PELLA, Iowa—Mitt Romney wants to know about the wall. He walks into the headquarters of Vermeer, a manufacturer that employs more people than any other company in this small city, and sees a concrete wall embedded with little knickknacks and propellers and widgets. It looks like a particularly wide, and particularly grim, rock-climbing wall.
"So it looks like you've put some components in the concrete!" says Romney. "That's pretty fun!"
It's the "fossil wall," explains his guide, studded with trinkets from the company's products. "There are employees who can point to that and say, 'I know what that goes to.' "
"Isn't that something!" says Romney. He gets to the conference room where 14 local business leaders and about three times that number of reporters are waiting for him. He contemplates the checked shirt and khakis he's put on today.
"I left my sport coat in the car," says Romney. "But I guess you won't mind if I'm underdressed!"
This is a room full of people who are paid to outthink other businesses, and people who are paid to be cynical. There's no reason to believe that Romney forgot the jacket. He is making only three stops on this trip—four if you count his second televised debate appearance Thursday night. He flew down from Chicago in coach, and he'll be shuttling to his events in a regular-sized SUV; there's no bus with a Death Star-sized painting of his face, no stadium sound. His challenge is to look and sound low-key without sounding like he's phoning it in. That means shirtsleeves.
The event is coordinated to provide a minimum of news. Romney, at the head of the table, asks the businessmen to tell him "what we can do in Washington to make the private sector more competitive globally."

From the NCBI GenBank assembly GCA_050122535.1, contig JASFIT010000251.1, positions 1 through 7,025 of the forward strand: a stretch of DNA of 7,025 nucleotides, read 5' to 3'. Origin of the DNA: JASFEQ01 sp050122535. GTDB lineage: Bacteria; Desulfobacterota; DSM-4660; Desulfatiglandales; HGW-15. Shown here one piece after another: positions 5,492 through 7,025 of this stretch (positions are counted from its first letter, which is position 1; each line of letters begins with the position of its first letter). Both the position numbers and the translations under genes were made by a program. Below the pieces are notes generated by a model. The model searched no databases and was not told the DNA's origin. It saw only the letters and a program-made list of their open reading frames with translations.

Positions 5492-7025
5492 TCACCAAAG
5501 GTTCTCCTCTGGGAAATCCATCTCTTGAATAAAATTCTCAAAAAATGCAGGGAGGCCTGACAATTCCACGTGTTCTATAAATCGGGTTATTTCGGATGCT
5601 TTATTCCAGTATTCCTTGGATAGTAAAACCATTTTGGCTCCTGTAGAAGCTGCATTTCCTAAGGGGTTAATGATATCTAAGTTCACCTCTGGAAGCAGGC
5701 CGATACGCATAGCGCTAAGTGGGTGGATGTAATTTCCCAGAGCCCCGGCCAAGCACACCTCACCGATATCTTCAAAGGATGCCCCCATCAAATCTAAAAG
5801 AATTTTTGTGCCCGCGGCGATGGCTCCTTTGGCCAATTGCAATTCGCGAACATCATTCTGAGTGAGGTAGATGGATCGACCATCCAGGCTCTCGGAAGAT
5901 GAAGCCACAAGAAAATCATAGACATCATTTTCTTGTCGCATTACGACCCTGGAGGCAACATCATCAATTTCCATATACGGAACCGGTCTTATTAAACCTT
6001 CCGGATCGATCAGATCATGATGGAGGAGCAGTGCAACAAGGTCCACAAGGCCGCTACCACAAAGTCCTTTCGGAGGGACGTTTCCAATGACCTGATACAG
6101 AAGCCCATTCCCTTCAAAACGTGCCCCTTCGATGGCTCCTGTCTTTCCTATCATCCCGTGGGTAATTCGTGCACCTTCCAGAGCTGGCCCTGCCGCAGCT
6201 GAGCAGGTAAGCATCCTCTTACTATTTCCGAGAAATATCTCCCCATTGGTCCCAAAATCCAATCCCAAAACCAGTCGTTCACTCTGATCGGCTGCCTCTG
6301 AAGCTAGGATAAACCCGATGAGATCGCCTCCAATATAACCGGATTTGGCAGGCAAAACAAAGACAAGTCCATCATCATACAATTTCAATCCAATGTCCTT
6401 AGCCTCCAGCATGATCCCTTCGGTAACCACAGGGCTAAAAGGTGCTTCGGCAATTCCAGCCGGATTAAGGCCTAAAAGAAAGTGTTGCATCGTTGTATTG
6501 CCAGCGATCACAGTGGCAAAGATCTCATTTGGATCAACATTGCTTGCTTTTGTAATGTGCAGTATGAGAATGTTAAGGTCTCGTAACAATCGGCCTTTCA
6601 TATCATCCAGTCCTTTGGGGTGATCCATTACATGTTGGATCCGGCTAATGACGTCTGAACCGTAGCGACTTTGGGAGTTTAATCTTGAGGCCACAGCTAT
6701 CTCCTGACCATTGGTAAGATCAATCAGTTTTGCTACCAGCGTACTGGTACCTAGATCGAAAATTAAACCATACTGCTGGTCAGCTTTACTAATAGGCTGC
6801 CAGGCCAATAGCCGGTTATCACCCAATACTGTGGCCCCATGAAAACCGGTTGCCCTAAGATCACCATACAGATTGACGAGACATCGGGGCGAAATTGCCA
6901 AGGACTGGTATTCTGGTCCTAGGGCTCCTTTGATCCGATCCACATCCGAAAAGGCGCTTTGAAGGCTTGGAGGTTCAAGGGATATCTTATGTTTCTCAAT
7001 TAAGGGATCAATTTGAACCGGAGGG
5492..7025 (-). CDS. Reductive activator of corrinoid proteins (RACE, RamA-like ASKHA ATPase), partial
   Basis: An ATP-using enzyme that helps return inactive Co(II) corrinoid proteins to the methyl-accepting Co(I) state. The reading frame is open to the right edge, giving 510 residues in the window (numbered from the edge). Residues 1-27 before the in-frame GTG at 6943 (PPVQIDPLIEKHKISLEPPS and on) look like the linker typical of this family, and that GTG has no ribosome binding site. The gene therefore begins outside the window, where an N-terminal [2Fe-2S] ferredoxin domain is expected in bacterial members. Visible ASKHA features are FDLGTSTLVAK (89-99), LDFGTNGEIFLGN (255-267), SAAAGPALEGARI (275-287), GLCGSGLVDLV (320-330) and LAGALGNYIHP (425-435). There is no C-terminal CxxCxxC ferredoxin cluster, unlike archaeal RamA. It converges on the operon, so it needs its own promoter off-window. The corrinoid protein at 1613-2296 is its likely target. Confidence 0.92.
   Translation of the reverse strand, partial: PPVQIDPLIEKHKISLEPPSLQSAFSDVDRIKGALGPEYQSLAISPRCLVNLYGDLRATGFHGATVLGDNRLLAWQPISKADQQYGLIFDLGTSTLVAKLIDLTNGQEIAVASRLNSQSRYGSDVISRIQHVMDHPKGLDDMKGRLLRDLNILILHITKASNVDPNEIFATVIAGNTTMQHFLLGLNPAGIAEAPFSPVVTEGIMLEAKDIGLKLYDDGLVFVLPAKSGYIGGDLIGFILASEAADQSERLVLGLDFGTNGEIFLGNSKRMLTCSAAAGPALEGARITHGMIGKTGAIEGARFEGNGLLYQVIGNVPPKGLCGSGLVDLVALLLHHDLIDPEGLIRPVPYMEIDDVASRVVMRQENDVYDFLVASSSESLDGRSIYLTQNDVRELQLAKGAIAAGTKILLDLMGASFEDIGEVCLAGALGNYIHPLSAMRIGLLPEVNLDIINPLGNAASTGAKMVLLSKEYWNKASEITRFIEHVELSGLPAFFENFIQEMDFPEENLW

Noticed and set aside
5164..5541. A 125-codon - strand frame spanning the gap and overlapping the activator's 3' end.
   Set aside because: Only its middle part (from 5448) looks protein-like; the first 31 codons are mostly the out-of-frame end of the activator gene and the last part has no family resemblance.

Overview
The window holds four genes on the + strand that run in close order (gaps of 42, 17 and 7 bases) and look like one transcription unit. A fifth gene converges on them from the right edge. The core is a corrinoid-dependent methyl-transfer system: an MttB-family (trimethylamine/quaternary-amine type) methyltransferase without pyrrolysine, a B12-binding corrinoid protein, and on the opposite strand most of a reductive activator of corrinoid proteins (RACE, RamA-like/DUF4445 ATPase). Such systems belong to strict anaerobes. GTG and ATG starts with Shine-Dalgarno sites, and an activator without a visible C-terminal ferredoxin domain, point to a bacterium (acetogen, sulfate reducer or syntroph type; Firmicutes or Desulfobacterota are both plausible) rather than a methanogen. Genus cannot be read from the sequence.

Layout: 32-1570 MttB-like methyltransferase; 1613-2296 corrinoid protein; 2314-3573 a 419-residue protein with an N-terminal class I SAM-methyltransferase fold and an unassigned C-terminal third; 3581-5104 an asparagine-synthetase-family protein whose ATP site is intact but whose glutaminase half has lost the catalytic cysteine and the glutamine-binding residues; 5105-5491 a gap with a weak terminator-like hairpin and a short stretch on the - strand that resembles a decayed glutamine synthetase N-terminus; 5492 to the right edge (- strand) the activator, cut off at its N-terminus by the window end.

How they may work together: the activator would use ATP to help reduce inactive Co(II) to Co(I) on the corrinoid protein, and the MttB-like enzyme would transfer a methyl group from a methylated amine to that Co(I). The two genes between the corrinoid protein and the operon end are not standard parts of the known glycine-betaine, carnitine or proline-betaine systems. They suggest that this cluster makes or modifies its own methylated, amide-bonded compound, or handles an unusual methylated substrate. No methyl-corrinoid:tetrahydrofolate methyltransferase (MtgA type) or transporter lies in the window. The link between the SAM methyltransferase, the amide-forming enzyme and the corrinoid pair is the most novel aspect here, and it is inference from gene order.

"When I go across the country and I hear from small businesses," he says, "time and again—I hear, 'Gosh, I used to be getting loans from my community bank, and I can't anymore. They're not loaning money.' Time and time again. Then I meet with bankers, and I say, I'm hearing this. Why is that? They say they don't know which regulations are coming down the pike."
He promises to sit back and listen.
"I'm Denny Van Zanten from the Pella Corporation," says Denny Van Zanten of the Pella Corporation.
"Denny!" says Romney.
"You've talked about the uncertainty," says Van Zanten. "What can we do to have some teamwork between the government to get rid of some of that and to create a positive attitude right here in the ol' U.S. of A?"
Romney nods thoughtfully over an hour of short statements like this. After each of the masters of industry and banking speak, he shares a minute or so of wisdom.
"There is the perception—and in my view, the reality—that the administration has been an anti-business administration," he says. "What the administration needs to be doing is working out trade agreements. Now, I'll see if I've got the correct numbers, but I believe that Asian and European countries have added 47 bilateral trade agreements in the last two and a half years. And we've added none."
Why can't the whole caucuses process be so civilized? When Romney wraps, electronics- component manufacturer and winery owner Robert Wersten talks about how clearly superior this guy is for the presidency, and how it might not matter.
"You get to see the inside of the Republican Party in these caucuses," he says. "My wife and I will go, and often there'll be five or six of us, total, who are making arguments and talking. And then there'll be a bunch of ninnies who just make arguments and don't reason with anyone."
In 2007, Mitt Romney introduced himself to Iowans with millions of dollars in TV ads, an overwhelming campaign to win the straw poll, and gimmicks like a 99-county bus tour led by his son Josh. ("We think he's still in the 98th county somewhere," jokes Romney's eldest son, Tagg, along for the ride today.) That effort, according to Republicans here, gave Romney a floor of support that you can see in polls—around 20 percent or so, enough to finish in the top three of Iowa with a little work.